I can speak Spanish and French, and I am currently learning Portuguese. During my learning, I realized that there are some unique features in Portuguese — I don't speak Italian, so I don't know if those are also present in Italian. In particular, I found the following quite amusing:
The fact that you can use definite article in front a person's name or possessive pronoun (this is the opposite of what we have been taught in English, French and Spanish, and I was surprised when I first learnt it): a minha roupa (my clothes), O João ("the" João)
Contraction of articles is extensive in Portuguese. Spanish only has a + el ⟶ al and de + el ⟶ del, and French have some, for example, de + le ⟶ du and a + le ⟶ au. But, in my impression, all propositions in Portuguese are contracted with definite pronoun (o, a), demonstrative pronoun (essa, esse,...), indefinite pronouns (um, uma)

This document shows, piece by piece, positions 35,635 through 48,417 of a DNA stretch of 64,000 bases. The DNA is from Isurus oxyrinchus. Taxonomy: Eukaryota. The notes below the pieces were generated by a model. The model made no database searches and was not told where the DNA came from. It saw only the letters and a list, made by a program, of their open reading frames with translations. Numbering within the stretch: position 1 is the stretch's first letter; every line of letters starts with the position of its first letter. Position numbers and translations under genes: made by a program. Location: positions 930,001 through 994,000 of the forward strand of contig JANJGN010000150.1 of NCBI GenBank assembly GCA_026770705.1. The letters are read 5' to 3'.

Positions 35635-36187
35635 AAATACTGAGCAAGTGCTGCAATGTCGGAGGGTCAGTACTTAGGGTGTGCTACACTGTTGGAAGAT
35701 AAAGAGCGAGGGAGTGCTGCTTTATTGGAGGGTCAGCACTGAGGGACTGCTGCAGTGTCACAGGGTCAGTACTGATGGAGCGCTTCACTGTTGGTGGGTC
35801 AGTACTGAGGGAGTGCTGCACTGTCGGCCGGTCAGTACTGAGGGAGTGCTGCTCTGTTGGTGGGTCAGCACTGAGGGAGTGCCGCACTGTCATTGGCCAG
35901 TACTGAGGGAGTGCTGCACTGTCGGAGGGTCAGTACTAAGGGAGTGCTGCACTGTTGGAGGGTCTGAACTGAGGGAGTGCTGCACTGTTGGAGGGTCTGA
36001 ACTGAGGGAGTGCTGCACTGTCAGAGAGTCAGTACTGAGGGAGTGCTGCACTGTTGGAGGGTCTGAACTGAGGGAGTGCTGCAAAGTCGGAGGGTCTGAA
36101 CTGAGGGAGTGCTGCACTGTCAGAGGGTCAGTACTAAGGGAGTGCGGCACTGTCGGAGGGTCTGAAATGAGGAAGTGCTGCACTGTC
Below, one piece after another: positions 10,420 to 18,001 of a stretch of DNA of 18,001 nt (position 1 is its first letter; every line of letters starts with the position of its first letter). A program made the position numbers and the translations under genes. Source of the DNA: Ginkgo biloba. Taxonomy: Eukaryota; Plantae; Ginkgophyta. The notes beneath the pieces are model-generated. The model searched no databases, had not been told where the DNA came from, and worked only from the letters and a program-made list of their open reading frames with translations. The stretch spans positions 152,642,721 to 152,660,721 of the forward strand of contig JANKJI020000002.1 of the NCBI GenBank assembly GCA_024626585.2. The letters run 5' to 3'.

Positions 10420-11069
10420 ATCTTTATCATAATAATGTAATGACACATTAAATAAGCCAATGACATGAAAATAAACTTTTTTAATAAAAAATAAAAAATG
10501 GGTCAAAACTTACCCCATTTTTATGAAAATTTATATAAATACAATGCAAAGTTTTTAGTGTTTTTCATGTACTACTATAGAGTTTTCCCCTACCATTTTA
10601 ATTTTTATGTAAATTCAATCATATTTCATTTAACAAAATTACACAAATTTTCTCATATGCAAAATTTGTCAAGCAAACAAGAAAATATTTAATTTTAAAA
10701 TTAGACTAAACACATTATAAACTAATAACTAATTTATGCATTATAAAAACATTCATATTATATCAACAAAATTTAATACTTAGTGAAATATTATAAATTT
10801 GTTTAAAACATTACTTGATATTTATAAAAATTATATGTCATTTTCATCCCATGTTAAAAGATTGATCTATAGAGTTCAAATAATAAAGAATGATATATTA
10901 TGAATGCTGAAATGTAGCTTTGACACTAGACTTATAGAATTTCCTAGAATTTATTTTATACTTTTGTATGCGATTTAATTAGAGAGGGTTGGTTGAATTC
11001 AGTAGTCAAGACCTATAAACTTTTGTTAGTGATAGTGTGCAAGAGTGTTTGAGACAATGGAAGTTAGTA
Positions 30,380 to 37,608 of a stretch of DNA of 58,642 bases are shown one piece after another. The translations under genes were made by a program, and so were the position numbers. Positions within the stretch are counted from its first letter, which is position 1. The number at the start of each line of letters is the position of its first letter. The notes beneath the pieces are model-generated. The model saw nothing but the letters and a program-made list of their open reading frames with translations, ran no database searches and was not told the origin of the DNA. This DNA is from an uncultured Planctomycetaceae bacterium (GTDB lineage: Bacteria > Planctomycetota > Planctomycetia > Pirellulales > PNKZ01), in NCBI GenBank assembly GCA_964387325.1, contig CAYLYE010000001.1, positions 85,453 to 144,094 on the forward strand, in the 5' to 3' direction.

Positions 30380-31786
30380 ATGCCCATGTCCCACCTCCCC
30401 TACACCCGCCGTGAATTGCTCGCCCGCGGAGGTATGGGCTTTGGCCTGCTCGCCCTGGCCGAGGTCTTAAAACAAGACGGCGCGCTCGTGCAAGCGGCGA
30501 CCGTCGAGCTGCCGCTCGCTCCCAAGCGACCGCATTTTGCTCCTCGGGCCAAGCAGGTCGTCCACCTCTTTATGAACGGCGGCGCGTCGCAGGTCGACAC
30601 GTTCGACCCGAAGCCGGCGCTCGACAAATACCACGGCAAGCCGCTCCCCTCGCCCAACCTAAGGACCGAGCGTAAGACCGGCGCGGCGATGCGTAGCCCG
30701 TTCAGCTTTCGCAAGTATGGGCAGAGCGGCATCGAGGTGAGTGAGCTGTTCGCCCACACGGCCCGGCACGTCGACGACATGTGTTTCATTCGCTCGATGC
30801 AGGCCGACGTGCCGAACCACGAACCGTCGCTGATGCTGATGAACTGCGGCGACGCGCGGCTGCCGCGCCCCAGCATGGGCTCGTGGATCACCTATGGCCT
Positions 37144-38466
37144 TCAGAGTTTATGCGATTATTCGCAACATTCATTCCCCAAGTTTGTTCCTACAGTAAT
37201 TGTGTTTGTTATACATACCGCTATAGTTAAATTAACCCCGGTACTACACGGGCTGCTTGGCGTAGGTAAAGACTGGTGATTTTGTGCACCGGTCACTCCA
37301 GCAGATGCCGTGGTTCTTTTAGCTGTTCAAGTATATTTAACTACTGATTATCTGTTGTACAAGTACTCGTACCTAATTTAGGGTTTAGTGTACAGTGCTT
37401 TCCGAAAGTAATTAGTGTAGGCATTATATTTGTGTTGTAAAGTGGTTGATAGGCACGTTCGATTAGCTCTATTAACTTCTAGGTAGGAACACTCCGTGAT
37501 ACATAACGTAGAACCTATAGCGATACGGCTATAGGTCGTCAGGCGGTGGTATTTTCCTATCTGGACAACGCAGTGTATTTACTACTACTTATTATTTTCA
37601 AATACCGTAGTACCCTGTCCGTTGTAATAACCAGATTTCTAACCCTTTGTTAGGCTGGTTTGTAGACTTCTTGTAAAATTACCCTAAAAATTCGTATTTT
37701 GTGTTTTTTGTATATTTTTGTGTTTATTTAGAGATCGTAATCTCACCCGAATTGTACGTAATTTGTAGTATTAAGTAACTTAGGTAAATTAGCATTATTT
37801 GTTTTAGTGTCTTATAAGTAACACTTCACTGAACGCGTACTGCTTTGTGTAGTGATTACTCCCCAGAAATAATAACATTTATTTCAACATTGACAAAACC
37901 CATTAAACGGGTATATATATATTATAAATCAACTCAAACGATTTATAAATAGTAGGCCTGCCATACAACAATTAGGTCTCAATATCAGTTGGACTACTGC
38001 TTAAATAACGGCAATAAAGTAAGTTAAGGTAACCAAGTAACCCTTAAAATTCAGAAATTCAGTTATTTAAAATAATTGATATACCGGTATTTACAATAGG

Are there specific terminologies for the above-mentioned phenomena in Portuguese? And why has Portuguese absorbed and combined so many features from Spanish and French? As someone who can speak both languages, it did make it easier to understand some grammatical rules in Portuguese.